..., 514 U.S. 87, 99, 115 S.Ct. 1232, 131 L.Ed.2d 106 (1995) ).PDR Network, LLC v. Carlton & Harris Chiropractic, Inc. , ––– U.S. ––––, 139 S. Ct. 2051, 2055, 204 L.Ed.2d 433 (2019) (fourth alteration in original).Thus, "a substantive or legislative-type rule i[s] one ‘affecting individual obl......
  • M.J.L. v. McAleenan, CIVIL NO. A-19-CV-00477-LY
    • United States
    • United States District Courts. 5th Circuit. Western District of Texas
    • 13 Noviembre 2019
    ...preclude judicial review, the Court will not preclude review." PDR Network, LLC v. Carlton & Harris Chiropractic, Inc. , ––– U.S. ––––, 139 S. Ct. 2051, 2060, 204 L.Ed.2d 433 (2019) (quoting Bowen v. Michigan Academy of Family Physicians , 476 U.S. 667, 670, 106 S.Ct. 2133, 90 L.Ed.2d 623 (......
  • Hand v. Beach Entm't KC, LLC, Case No. 4:18-cv-00668-NKL
    • United States
    • United States District Courts. 8th Circuit. Western District of Missouri
    • 27 Abril 2020
    ...its plain language and the FCC's interpretation." Id. But see PDR Network, LLC v. Carlton & Harris Chiropractic, Inc. , ––– U.S. ––––, 139 S. Ct. 2051, 2055, 204 L. Ed. 2d 433 (2019) (raising without deciding the question of "whether the Hobbs Act's commitment of ‘exclusive jurisdiction’ to......
  • Request a trial to view additional results
51 cases
  • Bourdon v. U.S. Dep't of Homeland Sec. (DHS), No. 17-15787
    • United States
    • United States Courts of Appeals. United States Court of Appeals (11th Circuit)
    • 23 Diciembre 2020
    ...decision to deny en banc rehearing.--------Notes:1 See, e.g., PDR Network, LLC v. Carlton & Harris Chiropractic, Inc., 588 U.S. ––––, 139 S. Ct. 2051, 2059, 204 L.Ed.2d 433 (2019) (Kavanaugh, J., concurring in the judgment) (collecting statutes that "expressly preclude judicial review," inc......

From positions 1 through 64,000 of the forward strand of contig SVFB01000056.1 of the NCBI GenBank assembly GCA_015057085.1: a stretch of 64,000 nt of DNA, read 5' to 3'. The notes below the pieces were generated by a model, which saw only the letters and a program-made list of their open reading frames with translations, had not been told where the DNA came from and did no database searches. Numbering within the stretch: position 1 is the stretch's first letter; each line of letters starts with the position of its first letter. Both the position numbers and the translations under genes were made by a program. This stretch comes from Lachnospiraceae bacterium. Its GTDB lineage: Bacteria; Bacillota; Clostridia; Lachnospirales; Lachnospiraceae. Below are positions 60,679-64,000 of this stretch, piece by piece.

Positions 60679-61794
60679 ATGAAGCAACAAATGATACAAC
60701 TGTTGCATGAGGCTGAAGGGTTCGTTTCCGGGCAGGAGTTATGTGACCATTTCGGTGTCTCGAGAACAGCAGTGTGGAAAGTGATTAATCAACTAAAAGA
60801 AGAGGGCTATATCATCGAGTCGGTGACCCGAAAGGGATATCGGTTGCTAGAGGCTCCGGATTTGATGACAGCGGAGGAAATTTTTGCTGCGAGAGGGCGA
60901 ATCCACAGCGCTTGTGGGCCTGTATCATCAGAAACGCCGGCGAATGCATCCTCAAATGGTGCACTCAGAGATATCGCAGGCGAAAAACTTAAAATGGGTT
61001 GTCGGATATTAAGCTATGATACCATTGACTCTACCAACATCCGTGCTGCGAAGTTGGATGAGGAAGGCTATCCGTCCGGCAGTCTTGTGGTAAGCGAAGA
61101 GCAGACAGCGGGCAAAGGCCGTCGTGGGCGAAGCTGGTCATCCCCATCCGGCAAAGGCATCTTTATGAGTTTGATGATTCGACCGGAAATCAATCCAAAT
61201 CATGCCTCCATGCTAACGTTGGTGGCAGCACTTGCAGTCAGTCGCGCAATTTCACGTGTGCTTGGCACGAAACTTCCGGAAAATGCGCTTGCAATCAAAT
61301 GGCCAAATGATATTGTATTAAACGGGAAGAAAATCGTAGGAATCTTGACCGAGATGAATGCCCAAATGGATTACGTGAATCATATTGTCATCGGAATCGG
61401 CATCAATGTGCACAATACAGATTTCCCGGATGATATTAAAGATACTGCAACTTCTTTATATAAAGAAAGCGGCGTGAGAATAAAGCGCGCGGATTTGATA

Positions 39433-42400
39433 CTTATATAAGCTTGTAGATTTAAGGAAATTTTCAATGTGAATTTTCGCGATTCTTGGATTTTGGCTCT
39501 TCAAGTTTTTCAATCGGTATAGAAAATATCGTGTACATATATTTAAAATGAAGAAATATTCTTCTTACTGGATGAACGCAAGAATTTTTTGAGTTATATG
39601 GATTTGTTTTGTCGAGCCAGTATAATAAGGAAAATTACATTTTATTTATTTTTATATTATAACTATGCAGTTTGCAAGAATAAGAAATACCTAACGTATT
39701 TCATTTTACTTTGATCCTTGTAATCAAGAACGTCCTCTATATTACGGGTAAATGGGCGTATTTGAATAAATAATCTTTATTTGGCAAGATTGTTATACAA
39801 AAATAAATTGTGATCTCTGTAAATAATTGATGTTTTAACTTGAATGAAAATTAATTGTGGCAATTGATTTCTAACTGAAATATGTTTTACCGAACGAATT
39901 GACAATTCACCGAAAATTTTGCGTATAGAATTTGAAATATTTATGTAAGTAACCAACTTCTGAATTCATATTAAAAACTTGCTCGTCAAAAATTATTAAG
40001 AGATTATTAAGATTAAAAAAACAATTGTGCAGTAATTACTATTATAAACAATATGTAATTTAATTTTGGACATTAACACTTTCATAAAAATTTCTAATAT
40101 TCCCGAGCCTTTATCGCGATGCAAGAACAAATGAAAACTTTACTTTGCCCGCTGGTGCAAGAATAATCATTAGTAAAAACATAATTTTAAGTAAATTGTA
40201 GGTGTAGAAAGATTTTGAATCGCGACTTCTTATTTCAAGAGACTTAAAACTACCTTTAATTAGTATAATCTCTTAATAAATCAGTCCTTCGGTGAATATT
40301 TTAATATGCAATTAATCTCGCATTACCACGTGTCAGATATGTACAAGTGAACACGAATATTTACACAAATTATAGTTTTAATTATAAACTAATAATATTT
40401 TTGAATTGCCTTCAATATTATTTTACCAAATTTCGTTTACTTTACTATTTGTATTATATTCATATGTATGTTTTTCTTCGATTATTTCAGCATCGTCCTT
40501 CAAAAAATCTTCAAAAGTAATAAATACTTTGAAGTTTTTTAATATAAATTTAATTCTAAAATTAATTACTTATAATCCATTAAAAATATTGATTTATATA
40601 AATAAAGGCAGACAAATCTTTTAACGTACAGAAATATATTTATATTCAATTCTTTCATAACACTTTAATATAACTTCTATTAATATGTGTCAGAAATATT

• Adams v. Crestwood Med. Ctr., Case No. 5:18-cv-01443-HNJ
    • United States
    • United States District Courts. 11th Circuit. United States District Court of Northern District of Alabama
    • 1 Diciembre 2020
    ..., 514 U.S. 87, 99, 115 S.Ct. 1232, 131 L.Ed.2d 106 (1995) ).PDR Network, LLC v. Carlton & Harris Chiropractic, Inc. , ––– U.S. ––––, 139 S. Ct. 2051, 2055, 204 L.Ed.2d 433 (2019) (fourth alteration in original).Thus, "a substantive or legislative-type rule i[s] one ‘affecting individual obl......
  • M.J.L. v. McAleenan, CIVIL NO. A-19-CV-00477-LY
    • United States
    • United States District Courts. 5th Circuit. Western District of Texas
    • 13 Noviembre 2019
    ...preclude judicial review, the Court will not preclude review." PDR Network, LLC v. Carlton & Harris Chiropractic, Inc. , ––– U.S. ––––, 139 S. Ct. 2051, 2060, 204 L.Ed.2d 433 (2019) (quoting Bowen v. Michigan Academy of Family Physicians , 476 U.S. 667, 670, 106 S.Ct. 2133, 90 L.Ed.2d 623 (......
  • Hand v. Beach Entm't KC, LLC, Case No. 4:18-cv-00668-NKL
    • United States
    • United States District Courts. 8th Circuit. Western District of Missouri
    • 27 Abril 2020
    ...its plain language and the FCC's interpretation." Id. But see PDR Network, LLC v. Carlton & Harris Chiropractic, Inc. , ––– U.S. ––––, 139 S. Ct. 2051, 2055, 204 L. Ed. 2d 433 (2019) (raising without deciding the question of "whether the Hobbs Act's commitment of ‘exclusive jurisdiction’ to......
  • Request a trial to view additional results